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Keep Your Steel Shiny with Chemical Polishing

Updated on April 30, 2013
Stainless steel is one metal that benefits from chemical polishing to protect it against rusting.
Stainless steel is one metal that benefits from chemical polishing to protect it against rusting. | Source

They say diamonds are a girl's best friend, and I have to guess it's because they're so shiny and sparkly. In the same vein, I'd have to say that shiny chrome on a car is a man's best friend (next to his dog, I suppose). Shiny metal looks classic and expensive, but it's also indicative of metal that's been treated to be rust-proof. If you've never heard of chemical polishing, well, that's generally the process used to protect metals from the elements.

It's used in many different industries, and has plenty of benefits besides just keeping metal clean and shiny. In this hub, I'll teach you about how the process works as well as what its benefits are, aside from the old "shiny" thing.

What is Chemical Polishing?

Chemical polishing can also be referred to as passivation, and what it is is the process by which metals are made to be resistant to damage caused by the elements. When a metal is chemically polished, or passivated, it has a barrier of chromium oxide that protects it from rusting out. The way it works is that the metal is introduced to a chemical, usually an acid, and that acid reacts with the chromium in the alloy and exposes it to oxygen in the air. The chromium reacts with the oxygen to form chromium oxide, which acts as a barrier between the air and the metal underneath the barrier. Metal that has gone through this process are "passivated," or made to be non-reactive with air, water, and everything else they might come into contact with. If the surface becomes scratched after passivation, as long as nothing is embedded within the scratch, the barrier can reform itself. When the metal becomes scratched, all that happens is more chromium is exposed to the air, which, again, creates the chromium oxide barrier. If, however, this happens on metal that isn't passivated, for example, your car which is coated with paint instead of being passivated, when scratched, there is potential for rust to form.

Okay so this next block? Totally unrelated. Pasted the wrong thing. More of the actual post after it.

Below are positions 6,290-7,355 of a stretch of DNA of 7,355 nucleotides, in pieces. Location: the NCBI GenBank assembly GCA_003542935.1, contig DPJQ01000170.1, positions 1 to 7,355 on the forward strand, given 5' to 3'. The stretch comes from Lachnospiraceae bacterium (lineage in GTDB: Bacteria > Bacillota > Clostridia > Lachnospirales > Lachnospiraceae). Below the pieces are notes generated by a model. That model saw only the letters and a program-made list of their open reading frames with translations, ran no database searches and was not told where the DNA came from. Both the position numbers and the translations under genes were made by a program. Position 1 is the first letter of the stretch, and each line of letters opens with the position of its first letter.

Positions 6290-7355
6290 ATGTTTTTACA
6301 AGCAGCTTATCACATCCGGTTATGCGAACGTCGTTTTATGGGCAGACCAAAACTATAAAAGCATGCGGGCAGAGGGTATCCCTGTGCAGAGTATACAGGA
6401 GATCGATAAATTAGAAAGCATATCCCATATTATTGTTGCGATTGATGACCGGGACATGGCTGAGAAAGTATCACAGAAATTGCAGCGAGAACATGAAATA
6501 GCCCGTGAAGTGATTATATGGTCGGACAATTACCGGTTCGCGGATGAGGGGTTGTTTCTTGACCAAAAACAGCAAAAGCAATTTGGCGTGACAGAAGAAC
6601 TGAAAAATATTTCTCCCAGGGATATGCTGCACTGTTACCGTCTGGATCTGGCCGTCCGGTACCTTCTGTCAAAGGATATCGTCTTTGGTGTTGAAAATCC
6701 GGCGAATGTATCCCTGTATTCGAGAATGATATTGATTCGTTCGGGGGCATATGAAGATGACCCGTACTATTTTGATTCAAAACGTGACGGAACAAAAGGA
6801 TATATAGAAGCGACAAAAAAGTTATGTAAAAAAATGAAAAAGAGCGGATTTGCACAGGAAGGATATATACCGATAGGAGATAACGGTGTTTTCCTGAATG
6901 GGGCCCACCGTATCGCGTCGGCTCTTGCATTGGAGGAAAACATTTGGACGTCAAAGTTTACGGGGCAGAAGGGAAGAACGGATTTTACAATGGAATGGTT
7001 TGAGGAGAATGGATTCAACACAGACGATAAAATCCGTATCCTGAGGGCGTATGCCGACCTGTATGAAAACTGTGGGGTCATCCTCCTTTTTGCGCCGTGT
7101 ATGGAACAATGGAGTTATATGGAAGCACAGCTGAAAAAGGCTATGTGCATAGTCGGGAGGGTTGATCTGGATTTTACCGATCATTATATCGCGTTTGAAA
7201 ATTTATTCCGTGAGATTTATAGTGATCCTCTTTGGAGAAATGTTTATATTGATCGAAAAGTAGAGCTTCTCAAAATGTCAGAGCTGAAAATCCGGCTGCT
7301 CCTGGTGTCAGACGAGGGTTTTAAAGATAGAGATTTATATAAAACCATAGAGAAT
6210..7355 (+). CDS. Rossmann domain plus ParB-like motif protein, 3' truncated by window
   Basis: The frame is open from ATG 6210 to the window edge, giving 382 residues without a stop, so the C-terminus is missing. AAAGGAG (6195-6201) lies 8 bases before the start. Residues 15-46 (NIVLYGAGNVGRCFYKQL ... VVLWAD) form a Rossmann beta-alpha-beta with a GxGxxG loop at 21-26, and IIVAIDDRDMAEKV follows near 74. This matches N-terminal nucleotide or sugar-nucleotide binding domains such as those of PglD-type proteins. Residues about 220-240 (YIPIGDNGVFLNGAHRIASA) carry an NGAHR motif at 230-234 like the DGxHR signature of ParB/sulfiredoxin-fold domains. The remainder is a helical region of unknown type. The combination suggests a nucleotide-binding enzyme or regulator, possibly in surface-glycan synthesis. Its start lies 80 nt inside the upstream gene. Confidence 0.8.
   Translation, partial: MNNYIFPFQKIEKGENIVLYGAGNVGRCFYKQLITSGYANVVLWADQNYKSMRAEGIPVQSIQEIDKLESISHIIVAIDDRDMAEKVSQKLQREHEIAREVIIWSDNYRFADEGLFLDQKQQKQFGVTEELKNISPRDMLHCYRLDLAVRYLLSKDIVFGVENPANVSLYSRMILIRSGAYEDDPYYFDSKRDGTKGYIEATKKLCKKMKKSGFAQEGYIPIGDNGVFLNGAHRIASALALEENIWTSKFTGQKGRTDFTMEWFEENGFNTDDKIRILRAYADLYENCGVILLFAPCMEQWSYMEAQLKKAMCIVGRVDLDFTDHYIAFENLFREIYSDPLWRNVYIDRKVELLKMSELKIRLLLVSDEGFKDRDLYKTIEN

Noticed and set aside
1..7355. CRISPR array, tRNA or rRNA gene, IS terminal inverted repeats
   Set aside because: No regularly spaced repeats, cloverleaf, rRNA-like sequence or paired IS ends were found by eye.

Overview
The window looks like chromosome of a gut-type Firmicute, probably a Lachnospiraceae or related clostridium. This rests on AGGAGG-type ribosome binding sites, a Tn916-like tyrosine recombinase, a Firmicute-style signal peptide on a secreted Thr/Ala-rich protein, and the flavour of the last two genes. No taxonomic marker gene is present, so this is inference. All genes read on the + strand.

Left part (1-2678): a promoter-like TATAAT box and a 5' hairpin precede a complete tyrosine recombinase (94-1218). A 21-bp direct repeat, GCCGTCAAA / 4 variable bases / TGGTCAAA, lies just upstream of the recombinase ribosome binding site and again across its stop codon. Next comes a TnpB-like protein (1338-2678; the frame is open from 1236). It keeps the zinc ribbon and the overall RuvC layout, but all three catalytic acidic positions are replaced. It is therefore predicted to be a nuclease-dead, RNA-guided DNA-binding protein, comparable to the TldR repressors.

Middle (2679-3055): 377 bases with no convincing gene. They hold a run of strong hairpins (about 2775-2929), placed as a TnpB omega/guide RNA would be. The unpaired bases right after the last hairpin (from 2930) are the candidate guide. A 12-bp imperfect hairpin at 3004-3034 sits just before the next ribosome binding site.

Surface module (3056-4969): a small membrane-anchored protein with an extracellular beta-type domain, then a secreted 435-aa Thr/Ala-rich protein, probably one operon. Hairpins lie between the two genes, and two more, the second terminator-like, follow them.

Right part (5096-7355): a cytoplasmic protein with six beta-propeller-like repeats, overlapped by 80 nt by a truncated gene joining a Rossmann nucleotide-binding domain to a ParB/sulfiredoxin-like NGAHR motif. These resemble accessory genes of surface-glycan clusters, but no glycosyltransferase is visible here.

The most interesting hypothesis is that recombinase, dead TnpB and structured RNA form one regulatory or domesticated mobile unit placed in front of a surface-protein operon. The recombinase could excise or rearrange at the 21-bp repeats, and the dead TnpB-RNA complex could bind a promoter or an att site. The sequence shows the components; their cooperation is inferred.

What Products Are Used?

Typically, companies use acid to carry out the process, either nitric acid or citric acid. Both are popular within the industries that offer the service, but nitric acid requires those employers to provide their workers with the proper safety equipment to handle it, as well as pay for hazardous waste disposal. With citric acid, the requirements are a bit more lax as it is not as dangerous to work with.

Why Should Companies Do it?

Companies that are looking to extend the life of their metal parts should look into chemical polishing services. Especially with parts that are made to bend and flex—like springs—rust can be very damaging. While rust might look like it's just on the surface of a part, like icebergs, more rust is hiding beneath the surface. In the event of this happening on springs, say, in your car's suspension, when a part rusts through it has more tendency to snap and break—prematurely. Passivating metals means they'll last longer because rust won't be corroding them. If your company wants to take things one step further, there's a different process called electropolishing that takes things a step further. With this process, not only is the metal passivated, but it's also smoothed out to a uniform surface, which is ideal for things like medical tools and dentists' equipment.

Industries that Utilize Chemical Polishing

If you've ever seen a ship out at sea looking perfectly painted against the ocean, there's almost a certain chance you're seeing metal that's been through a passivation process. Metals that have to stand up to the elements all the time are especially good candidates for the process. Industries like the automotive and aerospace sectors utilize this technology, as cars and airplanes are subjected to air and water nearly constantly. While cars get a layer of paint, the undercarriage has to be able to maintain integrity, otherwise no one would buy cars.

Electronics also use the process, and perhaps the most surprising ones that uses passivation processes on its equipment is the food & beverage and the medical industries. Since bacteria growth can harm both of these industries significantly, keeping metals rust- and corrosion-free is absolutely imperative. Since rust can harbor bacteria and the tetanus virus (did you ever cut yourself on a rusty nail as a kid and then have to get a shot? That's why), these industries use chemical polishing and passivation to keep their metals in tip top shape, working as they should for optimal safety.

Though it sounds like it's a complicated process, it's far more common than you might think. It's certainly beneficial to a handful of different industries, and if you really wanted to, you could even get your old rusty tools passivated so they last longer, too.

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